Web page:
The more I questioned myself, the more I didn’t know the answer. I’d be happy anywhere, and probably happiest right here at DU. I got rid of the schools that required me to take a language while I was abroad because I stink at foreign languages. I got rid of the flyers that told me I had to present a ‘portfolio’ to get in because I didn’t have one and didn’t have time to make one good enough to get accepted. I got rid of the schools that didn’t offer theatre classes and the ones that specialized in an area that I’m not good at. I had about 41 flyers left.
“The heart can be deceptive, but that doesn’t mean you shouldn’t listen to its suggestions.”
I had spent so much time of weeding out schools based on facts about them, and I felt like I was getting nowhere. So I tried a different technique. I let my heart decide. I just started reading flyers (for about the 30th time) and placed them in piles. The ones I was sick of looking at and reading I placed into the ‘no’ pile. The ones that made my heart excited got placed into the ‘maybe’ pile. The maybe pile only had 13 flyers in it. This process was more successful than I thought it would be.
With only thirteen schools to look at, I felt more equipped to make a decision. I looked up the schools online. I looked up information about where they were located, climate, culture, ect. I looked at pictures and imagined myself in each place. Then I let it go. I didn’t look at those thirteen flyers for about two weeks. I didn’t think about abroad. I went on with life and gave my brain, heart, and soul a break.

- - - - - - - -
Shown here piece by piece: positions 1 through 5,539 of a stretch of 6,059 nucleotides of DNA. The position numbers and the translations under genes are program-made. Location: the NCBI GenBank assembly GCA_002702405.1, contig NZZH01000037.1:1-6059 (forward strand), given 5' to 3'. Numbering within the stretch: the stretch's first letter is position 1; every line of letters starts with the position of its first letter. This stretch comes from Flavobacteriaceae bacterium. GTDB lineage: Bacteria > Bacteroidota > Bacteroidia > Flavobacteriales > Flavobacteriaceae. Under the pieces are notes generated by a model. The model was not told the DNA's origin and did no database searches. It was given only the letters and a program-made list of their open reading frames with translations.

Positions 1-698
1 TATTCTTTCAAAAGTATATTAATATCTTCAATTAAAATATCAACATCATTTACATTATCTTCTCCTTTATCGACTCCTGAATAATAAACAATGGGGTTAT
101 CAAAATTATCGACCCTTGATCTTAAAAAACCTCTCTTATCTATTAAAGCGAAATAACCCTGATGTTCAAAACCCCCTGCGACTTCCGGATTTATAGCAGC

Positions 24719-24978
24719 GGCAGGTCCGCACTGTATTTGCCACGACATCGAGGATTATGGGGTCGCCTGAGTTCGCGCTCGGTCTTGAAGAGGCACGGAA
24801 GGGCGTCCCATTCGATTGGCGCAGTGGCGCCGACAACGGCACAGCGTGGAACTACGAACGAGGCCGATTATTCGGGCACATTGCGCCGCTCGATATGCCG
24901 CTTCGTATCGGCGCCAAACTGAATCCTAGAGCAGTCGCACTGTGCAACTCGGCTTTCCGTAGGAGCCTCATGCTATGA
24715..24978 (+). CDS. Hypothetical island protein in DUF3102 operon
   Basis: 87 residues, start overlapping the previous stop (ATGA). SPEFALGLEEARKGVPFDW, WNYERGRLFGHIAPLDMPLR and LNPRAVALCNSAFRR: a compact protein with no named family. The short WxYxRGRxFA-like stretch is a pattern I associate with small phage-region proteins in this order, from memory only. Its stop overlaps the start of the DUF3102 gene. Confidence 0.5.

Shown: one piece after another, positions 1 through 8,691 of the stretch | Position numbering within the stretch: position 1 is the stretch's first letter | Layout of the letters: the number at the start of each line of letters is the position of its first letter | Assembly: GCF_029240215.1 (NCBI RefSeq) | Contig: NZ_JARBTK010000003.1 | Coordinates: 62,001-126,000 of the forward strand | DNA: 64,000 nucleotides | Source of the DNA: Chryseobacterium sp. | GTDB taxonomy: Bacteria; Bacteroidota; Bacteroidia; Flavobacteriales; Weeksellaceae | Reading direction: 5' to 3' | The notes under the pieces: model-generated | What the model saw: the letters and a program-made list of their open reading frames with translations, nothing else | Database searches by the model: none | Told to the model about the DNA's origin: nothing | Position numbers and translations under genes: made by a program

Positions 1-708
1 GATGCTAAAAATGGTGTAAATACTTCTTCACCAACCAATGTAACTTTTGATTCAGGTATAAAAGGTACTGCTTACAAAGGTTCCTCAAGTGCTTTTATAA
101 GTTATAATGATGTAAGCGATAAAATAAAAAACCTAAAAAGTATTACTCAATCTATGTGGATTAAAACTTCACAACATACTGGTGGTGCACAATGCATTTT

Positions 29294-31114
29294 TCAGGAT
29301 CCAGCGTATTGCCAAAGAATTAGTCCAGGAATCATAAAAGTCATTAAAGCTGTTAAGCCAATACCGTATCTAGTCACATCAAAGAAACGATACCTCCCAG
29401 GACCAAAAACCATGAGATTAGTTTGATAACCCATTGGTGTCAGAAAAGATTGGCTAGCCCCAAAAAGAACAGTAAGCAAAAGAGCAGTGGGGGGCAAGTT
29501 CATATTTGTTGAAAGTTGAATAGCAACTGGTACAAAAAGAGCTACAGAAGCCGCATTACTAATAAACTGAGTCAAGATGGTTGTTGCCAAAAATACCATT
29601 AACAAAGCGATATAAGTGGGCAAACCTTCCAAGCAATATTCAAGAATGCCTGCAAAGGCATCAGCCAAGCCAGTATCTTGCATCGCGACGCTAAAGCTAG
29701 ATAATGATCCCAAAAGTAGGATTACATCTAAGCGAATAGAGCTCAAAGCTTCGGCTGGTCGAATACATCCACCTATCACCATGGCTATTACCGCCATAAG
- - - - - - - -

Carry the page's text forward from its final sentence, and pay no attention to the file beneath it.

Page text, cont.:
When I went back two weeks later, I played the heart game again. They all still excited my heart. I was still interested in all thirteen, but there were five that I lingered on just a little bit longer. There was Canterbuy in New Zeland, Cork in Ireland, Tasmania in Australia, Ulster in Northern Ireland, and KwaZulu-Natal, Pietermaritzburg in South Africa. With in a day I had chosen UKZN.
A mini story is that I knew that I was leaning towards this school since my study abroad 101 session. My 101 leader, Christina, went the UKZN three years ago and she spoke about how she got into a class where she got credit for working with kids who have AIDS in a children’s hospital. Afterwards she and I had a long talk about me not wanting to go abroad and she prayed with me about it. Through the entire process UKNZ lingered towards the top, but I didn’t want to choose it just because it was the first interesting school I heard about. I wanted to go to the best place for me.
Once I started talking about the schools to different people, the answer became clear. First of all, I received an email that day that told me that two schools weren’t offered for the Fall of 2012 anymore. They both happened to be on my list. Then I was telling my pro and con list of the three schools to one of my best friends, Adam, and when I was done he gave me ‘the look’ and said, “I already know where you’re going and you do to. Why is it even a question?” I knew he was talking about South Africa, but I asked him just to make sure. He was. Then I was explaining the options to one of my adult role models and he just politely listened. After a leadership meeting, where I shared that he has a way of saying things that don’t relate to anything I’m going through, but some saying exactly what I need to hear, he looks me in the eyes and says “South Africa”. When I woke up the next morning, I knew what I wanted.
I went through the motions, just in case. I knew deep down that I wanted to stay here. It took a lot to find my fire. I talked to a lot of people, I prayed a lot; I did a lot of research. I found reasons that I needed to go, besides just ‘ not losing an opportunity.’ I reached a point where it was my reality, and an exciting reality at that.
Sarah Caulkins, DUSA blogger